# Integration problem: int ln (sin sqrt(x)+ cos sqrt(x))dx

Integration problem: $\int \mathrm{ln}\left(\mathrm{sin}\left(\sqrt{x}\right)+\mathrm{cos}\left(\sqrt{x}\right)\right)dx$
I really don't know how to start solving this problem; any tips or solutions will be greatly appreciated.
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Cagliusov8
By setting $x={u}^{2}$ we have:
$I=\int 2u\mathrm{log}\left(\mathrm{sin}u+\mathrm{cos}u\right)\phantom{\rule{thinmathspace}{0ex}}du={u}^{2}\mathrm{log}\left(\mathrm{sin}u+\mathrm{cos}u\right)-\int {u}^{2}\frac{1-\mathrm{tan}u}{1+\mathrm{tan}u}\phantom{\rule{thinmathspace}{0ex}}du$
and, by putting $v=\frac{\pi }{4}-v$
$-\int {u}^{2}\frac{1-\mathrm{tan}u}{1+\mathrm{tan}u}\phantom{\rule{thinmathspace}{0ex}}du=\int {\left(\frac{\pi }{4}-v\right)}^{2}\mathrm{tan}v\phantom{\rule{thinmathspace}{0ex}}dv$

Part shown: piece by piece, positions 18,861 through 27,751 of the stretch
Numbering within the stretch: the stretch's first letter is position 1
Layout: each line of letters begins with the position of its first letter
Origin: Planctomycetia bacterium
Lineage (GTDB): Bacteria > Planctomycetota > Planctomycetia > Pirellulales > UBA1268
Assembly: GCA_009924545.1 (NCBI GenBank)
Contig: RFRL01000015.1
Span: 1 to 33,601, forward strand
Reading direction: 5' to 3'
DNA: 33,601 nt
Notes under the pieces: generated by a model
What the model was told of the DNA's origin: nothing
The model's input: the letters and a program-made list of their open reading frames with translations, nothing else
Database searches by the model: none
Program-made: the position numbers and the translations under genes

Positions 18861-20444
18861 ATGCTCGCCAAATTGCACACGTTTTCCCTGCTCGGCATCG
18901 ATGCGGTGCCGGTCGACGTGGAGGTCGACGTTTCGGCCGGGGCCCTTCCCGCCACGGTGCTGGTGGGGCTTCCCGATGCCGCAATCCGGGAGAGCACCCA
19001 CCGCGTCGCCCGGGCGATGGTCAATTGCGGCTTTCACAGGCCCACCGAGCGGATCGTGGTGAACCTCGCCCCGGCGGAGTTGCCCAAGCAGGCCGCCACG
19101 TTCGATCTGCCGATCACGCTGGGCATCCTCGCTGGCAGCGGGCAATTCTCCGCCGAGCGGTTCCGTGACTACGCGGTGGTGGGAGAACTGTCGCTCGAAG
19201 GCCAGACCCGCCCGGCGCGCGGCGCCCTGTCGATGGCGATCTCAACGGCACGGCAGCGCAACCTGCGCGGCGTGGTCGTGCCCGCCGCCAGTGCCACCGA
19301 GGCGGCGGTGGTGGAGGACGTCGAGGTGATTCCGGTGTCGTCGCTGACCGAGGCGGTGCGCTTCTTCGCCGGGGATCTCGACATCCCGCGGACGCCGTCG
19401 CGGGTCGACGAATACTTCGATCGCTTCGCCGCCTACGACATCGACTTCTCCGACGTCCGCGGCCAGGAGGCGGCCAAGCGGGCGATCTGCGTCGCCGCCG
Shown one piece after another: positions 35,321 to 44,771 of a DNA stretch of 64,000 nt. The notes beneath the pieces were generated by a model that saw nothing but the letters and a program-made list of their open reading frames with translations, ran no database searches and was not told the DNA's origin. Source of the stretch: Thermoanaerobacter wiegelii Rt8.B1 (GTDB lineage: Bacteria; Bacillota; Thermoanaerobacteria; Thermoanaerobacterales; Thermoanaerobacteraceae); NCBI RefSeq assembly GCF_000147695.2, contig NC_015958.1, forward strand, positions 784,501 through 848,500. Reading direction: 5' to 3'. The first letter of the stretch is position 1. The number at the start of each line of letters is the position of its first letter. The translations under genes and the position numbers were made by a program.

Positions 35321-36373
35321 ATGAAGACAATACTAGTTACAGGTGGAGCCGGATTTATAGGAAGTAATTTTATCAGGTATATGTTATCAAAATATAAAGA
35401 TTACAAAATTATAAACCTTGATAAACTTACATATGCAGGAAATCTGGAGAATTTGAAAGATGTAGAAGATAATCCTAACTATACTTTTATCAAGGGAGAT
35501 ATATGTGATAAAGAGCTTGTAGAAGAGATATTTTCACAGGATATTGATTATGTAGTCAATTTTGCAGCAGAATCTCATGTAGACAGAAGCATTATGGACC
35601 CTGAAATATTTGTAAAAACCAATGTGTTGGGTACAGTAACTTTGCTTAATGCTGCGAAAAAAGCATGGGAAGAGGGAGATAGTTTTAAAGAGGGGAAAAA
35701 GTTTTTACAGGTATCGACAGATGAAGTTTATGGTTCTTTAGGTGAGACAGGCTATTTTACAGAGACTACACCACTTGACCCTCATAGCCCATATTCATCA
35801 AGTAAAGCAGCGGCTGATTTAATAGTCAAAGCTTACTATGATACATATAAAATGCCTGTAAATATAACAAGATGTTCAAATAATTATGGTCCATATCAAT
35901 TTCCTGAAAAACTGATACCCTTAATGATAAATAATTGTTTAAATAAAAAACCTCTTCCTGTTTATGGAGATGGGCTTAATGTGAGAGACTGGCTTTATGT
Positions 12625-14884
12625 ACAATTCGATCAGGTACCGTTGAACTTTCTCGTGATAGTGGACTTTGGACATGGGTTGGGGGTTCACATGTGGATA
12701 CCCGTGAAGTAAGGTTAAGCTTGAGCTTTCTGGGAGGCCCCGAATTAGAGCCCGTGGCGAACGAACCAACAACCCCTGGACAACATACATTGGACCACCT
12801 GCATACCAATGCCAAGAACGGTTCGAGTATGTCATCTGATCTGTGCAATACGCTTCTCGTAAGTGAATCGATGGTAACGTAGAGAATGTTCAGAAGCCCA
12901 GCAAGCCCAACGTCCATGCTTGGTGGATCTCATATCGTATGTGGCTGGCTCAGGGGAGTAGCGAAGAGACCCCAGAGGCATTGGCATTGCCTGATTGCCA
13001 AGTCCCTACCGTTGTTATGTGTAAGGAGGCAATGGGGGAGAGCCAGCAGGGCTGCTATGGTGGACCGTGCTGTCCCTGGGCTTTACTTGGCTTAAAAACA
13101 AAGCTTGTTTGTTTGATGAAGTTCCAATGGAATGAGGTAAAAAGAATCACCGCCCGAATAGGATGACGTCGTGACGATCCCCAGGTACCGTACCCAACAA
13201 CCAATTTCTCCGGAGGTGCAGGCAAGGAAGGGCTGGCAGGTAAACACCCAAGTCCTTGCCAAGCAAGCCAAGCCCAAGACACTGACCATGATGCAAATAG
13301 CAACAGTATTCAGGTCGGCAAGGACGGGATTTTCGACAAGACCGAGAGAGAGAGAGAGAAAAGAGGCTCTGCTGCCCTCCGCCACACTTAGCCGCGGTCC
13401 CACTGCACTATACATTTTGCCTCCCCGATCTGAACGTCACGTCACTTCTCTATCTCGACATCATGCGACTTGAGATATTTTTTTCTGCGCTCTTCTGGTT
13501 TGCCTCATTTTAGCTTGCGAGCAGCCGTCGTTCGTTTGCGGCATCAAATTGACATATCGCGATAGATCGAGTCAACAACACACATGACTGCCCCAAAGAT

Now we may exploit $\int \mathrm{tan}v\phantom{\rule{thinmathspace}{0ex}}dv=-\mathrm{log}\mathrm{cos}v$, so the last integral just depends on:
$\int v\mathrm{log}\left(\mathrm{cos}v\right)\phantom{\rule{thinmathspace}{0ex}}dv$
that, however, is not an elementary function, but a combination of a logarithm, a dilogarithm and a trilogarithm multiplied by powers of $v$: just write $\mathrm{cos}v$ as $\frac{{e}^{iv}+{e}^{-iv}}{2}$, exploit the Taylor series of $\mathrm{log}\left(1+z\right)$ and integrate termwise.